It’s refreshing to hear good news about teenagers—and today, I’m proud to be the bearer of it. As our boys and girls look forward to the summer months, we at Mercy Home for Boys & Girls celebrate a momentous occasion—the graduation of 44 of our children from Chicago area elementary schools, high schools and colleges.
This is an incredible moment for our children, many of whom come to us with profound educational challenges and classroom experiences shadowed by the horror of abuse or neglect at home. Were it not for the many academic supports our expert education team provides, many of these children may have landed among the all too high percentage of youth who do not graduate, who fail to advance and who ultimately dream of less for their futures.
But at Mercy Home, these children find a safe haven, an environment that encourages growth and learning and offers support every step of the way. By providing our kids the most basic necessities of food, shelter and clothing, we open for them a door of opportunity: the chance to focus, to dream and to look toward their futures. And just as it is my Christian duty and that of my colleagues to offer a guiding hand, it is also our responsibility to acknowledge the small successes of our children—and to celebrate their hard-earned achievements.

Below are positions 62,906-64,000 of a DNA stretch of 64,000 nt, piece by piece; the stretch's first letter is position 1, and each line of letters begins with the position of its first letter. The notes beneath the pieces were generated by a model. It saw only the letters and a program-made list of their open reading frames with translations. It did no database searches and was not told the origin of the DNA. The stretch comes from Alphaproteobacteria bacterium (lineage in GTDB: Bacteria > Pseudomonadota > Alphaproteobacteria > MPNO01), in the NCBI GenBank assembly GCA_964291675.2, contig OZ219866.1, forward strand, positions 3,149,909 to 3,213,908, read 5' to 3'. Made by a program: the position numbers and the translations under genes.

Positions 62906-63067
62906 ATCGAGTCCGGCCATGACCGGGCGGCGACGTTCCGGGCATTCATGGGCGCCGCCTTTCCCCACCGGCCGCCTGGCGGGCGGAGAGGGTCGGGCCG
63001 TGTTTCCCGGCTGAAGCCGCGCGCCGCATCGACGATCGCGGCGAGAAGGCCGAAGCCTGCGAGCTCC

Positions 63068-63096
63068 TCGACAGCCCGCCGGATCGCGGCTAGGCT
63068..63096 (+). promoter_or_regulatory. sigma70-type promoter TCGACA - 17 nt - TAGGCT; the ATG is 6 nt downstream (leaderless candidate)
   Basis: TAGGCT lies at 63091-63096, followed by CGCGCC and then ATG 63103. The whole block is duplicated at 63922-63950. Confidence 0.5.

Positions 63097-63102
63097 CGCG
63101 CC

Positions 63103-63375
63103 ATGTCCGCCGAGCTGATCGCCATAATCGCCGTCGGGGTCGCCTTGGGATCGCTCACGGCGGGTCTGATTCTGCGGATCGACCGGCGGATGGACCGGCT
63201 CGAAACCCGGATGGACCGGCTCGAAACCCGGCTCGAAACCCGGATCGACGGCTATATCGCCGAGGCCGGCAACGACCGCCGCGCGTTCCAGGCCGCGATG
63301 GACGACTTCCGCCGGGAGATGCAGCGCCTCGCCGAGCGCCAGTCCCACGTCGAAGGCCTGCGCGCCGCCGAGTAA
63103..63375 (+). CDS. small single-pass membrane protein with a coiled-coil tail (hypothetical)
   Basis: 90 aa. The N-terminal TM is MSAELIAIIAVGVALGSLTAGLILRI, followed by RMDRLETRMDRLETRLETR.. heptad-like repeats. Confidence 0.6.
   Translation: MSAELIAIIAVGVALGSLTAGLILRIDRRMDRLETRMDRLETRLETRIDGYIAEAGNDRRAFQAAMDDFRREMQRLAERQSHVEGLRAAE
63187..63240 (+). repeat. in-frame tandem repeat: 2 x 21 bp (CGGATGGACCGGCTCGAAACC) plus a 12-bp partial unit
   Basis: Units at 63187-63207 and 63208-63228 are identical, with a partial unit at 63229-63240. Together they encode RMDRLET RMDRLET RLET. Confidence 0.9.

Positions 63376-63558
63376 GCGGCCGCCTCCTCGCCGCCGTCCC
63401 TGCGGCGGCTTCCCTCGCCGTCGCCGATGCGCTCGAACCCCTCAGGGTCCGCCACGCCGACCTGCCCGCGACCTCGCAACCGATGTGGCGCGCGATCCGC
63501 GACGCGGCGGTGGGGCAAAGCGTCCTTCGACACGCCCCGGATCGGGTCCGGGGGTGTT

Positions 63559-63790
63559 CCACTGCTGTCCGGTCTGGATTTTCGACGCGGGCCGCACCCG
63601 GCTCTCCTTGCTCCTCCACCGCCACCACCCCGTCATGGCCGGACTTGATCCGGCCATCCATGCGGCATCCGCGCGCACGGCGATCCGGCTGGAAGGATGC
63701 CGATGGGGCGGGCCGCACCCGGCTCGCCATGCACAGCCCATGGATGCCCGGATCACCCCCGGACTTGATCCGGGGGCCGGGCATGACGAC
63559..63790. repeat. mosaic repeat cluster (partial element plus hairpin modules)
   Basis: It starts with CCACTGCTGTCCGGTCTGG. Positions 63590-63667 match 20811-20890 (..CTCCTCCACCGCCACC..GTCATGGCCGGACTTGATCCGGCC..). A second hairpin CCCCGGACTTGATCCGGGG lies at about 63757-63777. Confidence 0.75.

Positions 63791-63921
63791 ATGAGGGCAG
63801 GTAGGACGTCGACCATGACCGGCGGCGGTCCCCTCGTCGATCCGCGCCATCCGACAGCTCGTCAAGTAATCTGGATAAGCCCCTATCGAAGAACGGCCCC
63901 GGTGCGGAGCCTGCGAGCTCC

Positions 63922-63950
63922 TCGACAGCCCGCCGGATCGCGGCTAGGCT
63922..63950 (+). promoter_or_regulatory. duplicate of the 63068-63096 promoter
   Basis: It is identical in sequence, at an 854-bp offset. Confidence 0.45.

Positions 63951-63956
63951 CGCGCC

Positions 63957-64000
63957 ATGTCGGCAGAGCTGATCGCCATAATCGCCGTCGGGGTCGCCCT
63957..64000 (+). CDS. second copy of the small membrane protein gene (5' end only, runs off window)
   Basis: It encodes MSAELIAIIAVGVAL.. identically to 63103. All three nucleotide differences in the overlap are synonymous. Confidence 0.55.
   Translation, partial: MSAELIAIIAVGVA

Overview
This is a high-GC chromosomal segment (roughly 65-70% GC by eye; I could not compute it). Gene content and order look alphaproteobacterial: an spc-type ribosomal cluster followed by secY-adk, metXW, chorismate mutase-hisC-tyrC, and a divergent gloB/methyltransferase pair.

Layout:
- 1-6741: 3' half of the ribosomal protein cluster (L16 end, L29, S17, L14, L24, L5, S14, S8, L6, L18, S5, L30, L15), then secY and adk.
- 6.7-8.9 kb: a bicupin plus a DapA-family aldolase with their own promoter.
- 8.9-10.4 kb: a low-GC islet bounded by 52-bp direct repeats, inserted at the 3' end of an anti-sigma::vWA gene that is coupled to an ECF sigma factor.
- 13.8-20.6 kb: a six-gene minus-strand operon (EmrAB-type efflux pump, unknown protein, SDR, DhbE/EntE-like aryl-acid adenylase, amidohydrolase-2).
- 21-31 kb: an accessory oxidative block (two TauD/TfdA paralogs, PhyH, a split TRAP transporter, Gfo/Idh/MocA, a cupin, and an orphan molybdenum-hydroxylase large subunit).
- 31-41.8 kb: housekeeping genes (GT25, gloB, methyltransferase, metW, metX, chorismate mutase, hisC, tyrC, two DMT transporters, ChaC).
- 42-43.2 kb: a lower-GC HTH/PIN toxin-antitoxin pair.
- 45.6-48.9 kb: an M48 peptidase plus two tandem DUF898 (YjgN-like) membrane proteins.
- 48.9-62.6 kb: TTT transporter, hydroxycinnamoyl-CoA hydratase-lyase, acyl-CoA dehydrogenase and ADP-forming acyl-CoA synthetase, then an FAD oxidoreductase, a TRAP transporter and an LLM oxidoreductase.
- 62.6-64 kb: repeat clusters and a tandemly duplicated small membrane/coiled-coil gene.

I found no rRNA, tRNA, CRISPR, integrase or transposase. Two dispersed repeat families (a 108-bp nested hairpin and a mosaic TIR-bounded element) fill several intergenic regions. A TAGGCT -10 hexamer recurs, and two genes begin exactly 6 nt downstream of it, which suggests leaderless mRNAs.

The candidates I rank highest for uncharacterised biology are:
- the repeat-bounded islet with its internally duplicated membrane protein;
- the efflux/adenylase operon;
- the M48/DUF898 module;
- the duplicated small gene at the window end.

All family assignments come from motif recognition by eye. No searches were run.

Recently, our Mercy Home family honored our graduates at a luncheon attended by 800 friends and supporters. We welcomed renowned architect Jeanne Gang, who likened Mercy Home to a city within a city.
“Cities reflect our values, but also our capacity to imagine, to plan, and to act,” she said. “Mercy Home is a kind of city within a city, where kindness, love and attention are the values.”
During the event, one of our young women bravely ascended the steps to the stage, to stand there in front of a huge ballroom full of people, and to tell the story of how this shy young woman found her voice at Mercy Home.
A tumultuous childhood left this young woman feeling powerless, timid and unsure of her place in the world. Tremendous change shook her to the core, and though she assured everyone around her that she was just fine—inside this young woman began to feel hopeless and invisible.
When her schoolwork was affected and her grades began to drop, her family—by God’s good grace—appealed to Mercy Home. In our care, this young woman found something she hadn’t felt in a long time—possibility. In the months that followed, she planned, worked hard and dreamed for something better. And in the fall, this remarkable graduate will join many of her Mercy Home peers as they make their way to colleges and universities such as Morehouse, Northern Michigan and Western Illinois.
Standing there at our luncheon, amongst 44 of our brightest young scholars, I couldn’t help but feel my heart swell with pride. These graduates are living proof of the power of family, and of the tremendous value in providing a safe, stable and loving home.
Though classes have ended for many of our kids, learning is certainly not through. From morning academics at home to a week spent camping in the great outdoors, our young men and women have a host of opportunities ahead of them to help grow academically, emotionally and spiritually.